Are You Suffering From Addiction?

Many researchers believe that addiction is a behavior that can be controlled to some extent and also a brain disease. And since some testing with functional magnetic resonance imaging (FMRI) found that all addictions tend to cause nearly the same reactions inside the brain, there could be one type of control model for addiction health-related issues.

Others express the opinion that some of us have an addictive personality and therefore are more likely to have problems than others.

In other words, just as there is one disorder or disease labeled asthma, there would be one for addiction, covering all addictions; gambling, smoking, overeating, drugs, etc. Then one main treatment strategy or plan could be used to treat all addictions.

How addiction works in a nutshell is like this. The brain, the center of the body’s nervous system, handles addiction by increasing dopamine levels in response to increased reactions from behaviors, also referred to as compulsions, like gambling or over eating, and / or in response to increased repeated episodes of substance abuse, like from cocaine or alcohol.

And this addiction affects the three functioning processes of the nervous system; sensing, perceiving and reacting. How? Let’s take a quick peak…

Dopamine, the chemical transmitter to the “pleasure center,” the place where survival instincts like eating and reproduction focus in the brain, activates cells individually or energizes them. Each energized cell in turn energizes another cell, and so on down the line, resulting in a spontaneous process of ecstasy or feelings of elation.

The problem is the brain doesn’t realize what it is that is causing the ecstasy reaction. So when this flutter of activity increases the creation of dopamine for the negative behaviors and substances like drugs, alcohol, gambling, etc., it neglects the natural survival instinct reaction mechanisms, replacing them with the ecstasy instead.

Depending upon the addiction, nervous system functions are altered. So sensing, perceiving and reacting functions of individuals are impeded. For example, alcohol is a depressant and slows down all of these functions. So a drunk driver facing an immediate collision will in all likelihood react slower than a healthy, alert driver.

And whether or not the addictive substances are inhaled, going into the lung system; or injected, traveling via the blood system; or swallowed, entering the digestive system, also affects different bodily reactions, responses and overall health.

One long-term effect is an increased tolerance level with dopamine reaching out into other brain areas that cloud judgment and behavioral considerations and choices. And ultimately depression results, even amidst opposing or negative stimuli, like the negative effects of narcotics on behaviors and on the body / mind and like trying to withdrawal or discontinue use.

Other long-term effects can include changing of the brain’s shape and possible permanent brain damage, depending upon the addiction and length of compulsive activity. And other health problems like cancer from cigarette smoking can result.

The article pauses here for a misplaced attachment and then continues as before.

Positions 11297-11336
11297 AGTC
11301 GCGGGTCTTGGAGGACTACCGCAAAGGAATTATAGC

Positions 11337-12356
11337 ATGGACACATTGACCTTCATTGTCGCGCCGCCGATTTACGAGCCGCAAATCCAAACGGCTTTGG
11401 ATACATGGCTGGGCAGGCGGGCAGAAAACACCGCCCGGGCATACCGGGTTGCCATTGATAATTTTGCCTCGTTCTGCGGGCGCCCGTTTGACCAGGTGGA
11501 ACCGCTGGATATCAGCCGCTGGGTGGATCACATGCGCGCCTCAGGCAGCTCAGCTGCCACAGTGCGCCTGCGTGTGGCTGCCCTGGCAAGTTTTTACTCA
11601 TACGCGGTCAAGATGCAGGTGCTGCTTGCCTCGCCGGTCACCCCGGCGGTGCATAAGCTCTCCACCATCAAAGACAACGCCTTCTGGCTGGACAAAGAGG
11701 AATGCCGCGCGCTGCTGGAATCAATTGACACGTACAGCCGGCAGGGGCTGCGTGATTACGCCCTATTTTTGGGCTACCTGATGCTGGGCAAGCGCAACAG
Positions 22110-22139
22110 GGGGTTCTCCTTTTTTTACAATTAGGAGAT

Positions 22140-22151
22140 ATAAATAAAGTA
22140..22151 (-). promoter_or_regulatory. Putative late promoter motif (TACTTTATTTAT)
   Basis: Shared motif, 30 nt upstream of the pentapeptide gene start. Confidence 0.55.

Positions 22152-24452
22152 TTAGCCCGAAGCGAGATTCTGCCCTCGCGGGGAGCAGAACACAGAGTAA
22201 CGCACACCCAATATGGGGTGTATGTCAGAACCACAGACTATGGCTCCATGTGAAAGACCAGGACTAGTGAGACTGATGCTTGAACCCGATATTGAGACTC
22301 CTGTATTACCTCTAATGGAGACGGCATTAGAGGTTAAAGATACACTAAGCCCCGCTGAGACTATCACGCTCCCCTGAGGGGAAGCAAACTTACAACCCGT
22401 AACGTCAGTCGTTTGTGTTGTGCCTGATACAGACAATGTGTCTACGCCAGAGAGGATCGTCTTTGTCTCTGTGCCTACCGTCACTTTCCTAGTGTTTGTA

Addiction summed up is: compulsive behavior despite negative consequences.

Compulsive Shopping Addiction – Symptoms and Signs of Shopoholism

Compulsive shopping addiction can impact anyone at any time. Just like an addiction to drugs, alcohol, or gambling, shopping disorders are largely a result of an underlying chemical or mental imbalance that is triggered by certain events.

Much like the rush a gambler received after a big win, a compulsive shopper gets the same euphoric feeling when in the middle of a spending spree. Conversely, the impending let down and feeling of anxiety and depression after the even can be severe.

There are numerous signs and symptoms of a problem. While not any one symptom will define a problem, many times someone who shows signs of them indeed does have one. Here are some of the more common symptoms of shopping addiction:

1) Hiding of Purchases – Often, the person will hide the shopping purchases from others in hopes they will not discover the stash of goods they just bought. Of course, over time the hiding becomes more sophisticated and harder to keep from those close to them.

2) Excessive Credit Cards and Debt – Another common sign is running up credit cards and other debt to the point of making minimum payments becomes difficult to impossible. A person with a more severe case will open new accounts, often in just their name, to acquire the additional funds to continue binge shopping.

3) Stacks of New Items Never Used – A closet full of clothes or other items with tags still on them is a sign of excessive spending and compulsive shopping.

4) Depression or Anxiety After Shopping – Often, the person will enter an almost panic stricken state after a compulsive shopping binge.